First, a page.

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Sequential Sampling Plan for Integrated Pest Management of Pecan Nut Casebearer (Lepidoptera: Pyralidae)

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Sequential sampling plans allow integrated pest management (IPM) decisions to be made quickly and precisely, and degree-day prediction models identify the rate of development of populations. Combining these IPM tools allows the user to sample a population at a particular point in its development and extrapolate the result into the future to determine whether or not management action is warranted. A degree-day prediction model developed earlier for the first summer generation of pecan nut casebearer, Acrobasis nuxvorella Neunzig, was coupled with a sequential sampling plan developed in this study and tested in 25 field trials. Samples were taken in each trial when the degree-day model predicted that oviposition was 10% complete. Sampling results were extrapolated to determine if the subsequent population would damage 10% or more of a harvestable pecan crop. If not, no management action was taken; if so, management was conducted while leaving an untreated check. Sixteen decisions not to take action and nine to take action were made in the trials. Subsequent damage did not exceed 10% infestation of the nut clusters in the no-action decision group and did exceed that level in eight of the nine action decision groups. The one error occurred in a take-action trial where the infestation in the check averaged 9.5%.This novel application of IPM technology achieved by combining two standard techniques is superior to but no more difficult than present strategies for control of this key pest of pecans.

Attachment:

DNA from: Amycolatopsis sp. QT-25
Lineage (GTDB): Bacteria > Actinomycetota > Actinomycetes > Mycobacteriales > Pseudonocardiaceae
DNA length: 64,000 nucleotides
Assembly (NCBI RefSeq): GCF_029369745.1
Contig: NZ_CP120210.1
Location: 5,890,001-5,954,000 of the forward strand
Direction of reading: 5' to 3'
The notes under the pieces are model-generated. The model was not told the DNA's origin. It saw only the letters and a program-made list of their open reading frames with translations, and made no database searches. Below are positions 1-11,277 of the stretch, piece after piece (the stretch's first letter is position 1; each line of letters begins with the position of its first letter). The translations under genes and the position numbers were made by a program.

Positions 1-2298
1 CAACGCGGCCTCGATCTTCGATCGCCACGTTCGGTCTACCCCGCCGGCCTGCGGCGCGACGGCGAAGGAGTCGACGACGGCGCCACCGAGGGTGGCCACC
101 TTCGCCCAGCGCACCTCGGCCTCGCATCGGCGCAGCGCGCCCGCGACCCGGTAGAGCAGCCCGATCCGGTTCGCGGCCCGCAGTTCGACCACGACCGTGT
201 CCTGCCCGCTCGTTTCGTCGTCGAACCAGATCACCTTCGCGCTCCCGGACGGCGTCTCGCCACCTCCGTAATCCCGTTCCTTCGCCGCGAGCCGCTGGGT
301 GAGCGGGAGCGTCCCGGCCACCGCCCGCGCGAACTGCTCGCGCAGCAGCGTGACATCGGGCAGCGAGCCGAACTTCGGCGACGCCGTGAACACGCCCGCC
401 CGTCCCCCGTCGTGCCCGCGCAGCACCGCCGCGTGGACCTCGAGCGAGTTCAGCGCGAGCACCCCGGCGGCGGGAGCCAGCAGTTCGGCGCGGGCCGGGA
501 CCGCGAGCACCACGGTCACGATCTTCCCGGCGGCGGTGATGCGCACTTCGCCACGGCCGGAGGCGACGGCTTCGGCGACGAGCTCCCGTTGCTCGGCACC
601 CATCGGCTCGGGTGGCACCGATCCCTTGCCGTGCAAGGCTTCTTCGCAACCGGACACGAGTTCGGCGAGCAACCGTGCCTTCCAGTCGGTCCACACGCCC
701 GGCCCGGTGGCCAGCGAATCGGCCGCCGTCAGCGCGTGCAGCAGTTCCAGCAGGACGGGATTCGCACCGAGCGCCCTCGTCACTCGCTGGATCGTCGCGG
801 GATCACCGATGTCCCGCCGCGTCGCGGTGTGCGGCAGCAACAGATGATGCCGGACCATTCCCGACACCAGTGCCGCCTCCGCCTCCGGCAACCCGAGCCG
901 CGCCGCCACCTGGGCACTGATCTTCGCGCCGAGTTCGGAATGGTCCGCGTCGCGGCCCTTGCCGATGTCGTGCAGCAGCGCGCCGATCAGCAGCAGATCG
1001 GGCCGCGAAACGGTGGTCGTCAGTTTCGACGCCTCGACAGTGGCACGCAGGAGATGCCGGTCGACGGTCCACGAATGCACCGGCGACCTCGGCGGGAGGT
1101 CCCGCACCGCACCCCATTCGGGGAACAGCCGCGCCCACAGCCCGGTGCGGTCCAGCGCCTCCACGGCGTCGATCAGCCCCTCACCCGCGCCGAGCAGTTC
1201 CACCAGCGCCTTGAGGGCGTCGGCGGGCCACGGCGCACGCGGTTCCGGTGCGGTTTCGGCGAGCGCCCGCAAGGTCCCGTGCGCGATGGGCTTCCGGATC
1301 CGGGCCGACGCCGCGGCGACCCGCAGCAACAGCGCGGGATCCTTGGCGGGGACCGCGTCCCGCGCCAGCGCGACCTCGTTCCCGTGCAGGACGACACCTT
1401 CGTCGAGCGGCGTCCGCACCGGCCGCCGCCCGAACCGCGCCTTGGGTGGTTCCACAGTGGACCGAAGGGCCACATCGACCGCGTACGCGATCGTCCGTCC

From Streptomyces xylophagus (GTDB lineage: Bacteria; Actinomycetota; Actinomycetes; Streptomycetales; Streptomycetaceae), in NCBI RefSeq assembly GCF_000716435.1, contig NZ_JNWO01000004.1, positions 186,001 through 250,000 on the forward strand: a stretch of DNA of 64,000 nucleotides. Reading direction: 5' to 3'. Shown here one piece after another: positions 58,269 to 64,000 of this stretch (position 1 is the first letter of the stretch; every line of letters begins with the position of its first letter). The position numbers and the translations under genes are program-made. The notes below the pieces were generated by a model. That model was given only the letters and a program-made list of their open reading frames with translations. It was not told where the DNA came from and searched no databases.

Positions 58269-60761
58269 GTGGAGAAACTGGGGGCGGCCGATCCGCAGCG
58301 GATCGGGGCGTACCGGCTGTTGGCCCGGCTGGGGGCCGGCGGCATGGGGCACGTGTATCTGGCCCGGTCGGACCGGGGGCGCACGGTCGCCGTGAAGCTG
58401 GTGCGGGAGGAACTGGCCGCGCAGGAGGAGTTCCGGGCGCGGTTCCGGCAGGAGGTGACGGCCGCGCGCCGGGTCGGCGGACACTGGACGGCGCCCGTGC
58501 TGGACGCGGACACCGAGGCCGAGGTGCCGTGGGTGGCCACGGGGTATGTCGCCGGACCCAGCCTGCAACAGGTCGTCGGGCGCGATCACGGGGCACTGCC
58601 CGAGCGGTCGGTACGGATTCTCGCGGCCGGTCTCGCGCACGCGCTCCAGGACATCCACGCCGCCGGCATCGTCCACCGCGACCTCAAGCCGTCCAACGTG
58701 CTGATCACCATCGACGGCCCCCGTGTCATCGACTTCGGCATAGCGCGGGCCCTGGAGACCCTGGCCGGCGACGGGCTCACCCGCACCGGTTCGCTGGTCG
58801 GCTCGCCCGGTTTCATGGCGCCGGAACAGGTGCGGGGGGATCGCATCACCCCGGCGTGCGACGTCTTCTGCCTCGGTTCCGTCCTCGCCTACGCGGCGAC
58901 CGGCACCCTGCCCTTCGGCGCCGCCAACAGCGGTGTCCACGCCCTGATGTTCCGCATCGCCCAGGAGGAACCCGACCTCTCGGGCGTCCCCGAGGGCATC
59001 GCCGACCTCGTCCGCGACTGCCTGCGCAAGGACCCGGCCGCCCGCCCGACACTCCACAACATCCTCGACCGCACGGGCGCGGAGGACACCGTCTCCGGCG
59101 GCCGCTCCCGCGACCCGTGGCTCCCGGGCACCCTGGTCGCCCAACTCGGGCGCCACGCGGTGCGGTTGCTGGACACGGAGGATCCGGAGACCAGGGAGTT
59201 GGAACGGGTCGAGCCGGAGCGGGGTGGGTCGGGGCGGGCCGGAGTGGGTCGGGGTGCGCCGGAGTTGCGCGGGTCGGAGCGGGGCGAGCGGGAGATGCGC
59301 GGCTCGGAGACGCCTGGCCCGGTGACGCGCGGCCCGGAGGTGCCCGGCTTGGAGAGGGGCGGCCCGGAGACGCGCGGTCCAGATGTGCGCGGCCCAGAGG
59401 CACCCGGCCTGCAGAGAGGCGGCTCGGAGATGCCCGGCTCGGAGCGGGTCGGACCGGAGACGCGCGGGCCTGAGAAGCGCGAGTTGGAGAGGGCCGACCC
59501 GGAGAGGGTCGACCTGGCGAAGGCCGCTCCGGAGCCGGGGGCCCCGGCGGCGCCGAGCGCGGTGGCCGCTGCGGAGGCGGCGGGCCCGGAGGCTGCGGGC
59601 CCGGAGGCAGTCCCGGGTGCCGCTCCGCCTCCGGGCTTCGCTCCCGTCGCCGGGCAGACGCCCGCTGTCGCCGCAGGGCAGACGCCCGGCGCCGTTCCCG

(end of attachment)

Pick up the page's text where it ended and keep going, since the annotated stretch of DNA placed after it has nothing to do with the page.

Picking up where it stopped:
Document Type: Research Article

Publication date: June 1, 1989

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  • Journal of Economic Entomology is published bimonthly in February, April, June, August, October, and December. The journal publishes articles on the economic significance of insects and is divided into the following sections: apiculture & social insects; arthropods in relation to plant disease; forum; insecticide resistance and resistance management; ecotoxicology; biological and microbial control; ecology and behavior; sampling and biostatistics; household and structural insects; medical entomology; molecular entomology; veterinary entomology; forest entomology; horticultural entomology; field and forage crops, and small grains; stored-product; commodity treatment and quarantine entomology; and plant resistance. In addition to research papers, Journal of Economic Entomology publishes Letters to the Editor, interpretive articles in a Forum section, Short Communications, Rapid Communications, and Book Reviews.
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